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Originally posted by denythestatusquo
1. How many nukes does Israel have?
2. Where are the nukes located that Israel has?
3. When is Israel going to give the outside world access to Dimona so they can see what is going on in there?
The US has the RIGHT to answers for those questions having given a massive amount of money and support to Israel over the years...
Originally posted by mad scientist
Originally posted by rich23
In Iraq, president Qasim was deposed - after the CIA paid Saddam to assassinate him - and the Ba'athists were backed.
The CIA paid Saddam to assinate him Never heard that before, are you sure you have your facts straight ?
In 1959, there was a failed assassination attempt on Qasim. The failed assassin was none other than a young Saddam Hussein. In 1963, a CIA-organized coup did successfully assassinate Qasim and Saddam's Ba'ath Party came to power for the first time. Saddam returned from exile in Egypt and took up the key post as head of Iraq's secret service. The CIA then provided the new pliant, Iraqi regime with the names of thousands of communists, and other leftist activists and organizers. Thousands of these supporters of Qasim and his policies were soon dead in a rampage of mass murder carried out by the CIA's close friends in Iraq.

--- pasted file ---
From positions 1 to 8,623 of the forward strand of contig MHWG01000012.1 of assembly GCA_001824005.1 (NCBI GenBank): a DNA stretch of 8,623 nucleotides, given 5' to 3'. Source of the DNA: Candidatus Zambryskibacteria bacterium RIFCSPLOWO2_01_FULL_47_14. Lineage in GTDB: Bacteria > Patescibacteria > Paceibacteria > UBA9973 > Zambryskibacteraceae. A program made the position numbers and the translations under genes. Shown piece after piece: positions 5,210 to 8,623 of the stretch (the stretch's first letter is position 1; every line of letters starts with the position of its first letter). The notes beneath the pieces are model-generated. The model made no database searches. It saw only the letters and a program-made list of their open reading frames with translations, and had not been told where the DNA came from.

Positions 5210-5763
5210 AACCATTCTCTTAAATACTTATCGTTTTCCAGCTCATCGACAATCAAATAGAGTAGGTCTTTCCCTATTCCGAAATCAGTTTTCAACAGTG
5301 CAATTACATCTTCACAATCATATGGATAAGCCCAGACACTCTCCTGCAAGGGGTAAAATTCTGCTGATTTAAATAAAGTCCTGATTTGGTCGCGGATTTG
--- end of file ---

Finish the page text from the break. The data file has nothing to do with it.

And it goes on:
While many have thought that Saddam first became involved with U.S. intelligence agencies at the start of the September 1980 Iran-Iraq war, his first contacts with U.S. officials date back to 1959, when he was part of a CIA-authorized six-man squad tasked with assassinating then Iraqi Prime Minister Gen. Abd al-Karim Qasim.
According to another former senior State Department official, Saddam, while only in his early 20s, became a part of a U.S. plot to get rid of Qasim. According to this source, Saddam was installed in an apartment in Baghdad on al-Rashid Street directly opposite Qasim's office in Iraq's Ministry of Defense, to observe Qasim's movements.
Adel Darwish, Middle East expert and author of "Unholy Babylon," said the move was done "with full knowledge of the CIA," and that Saddam's CIA handler was an Iraqi dentist working for CIA and Egyptian intelligence. U.S. officials separately confirmed Darwish's account.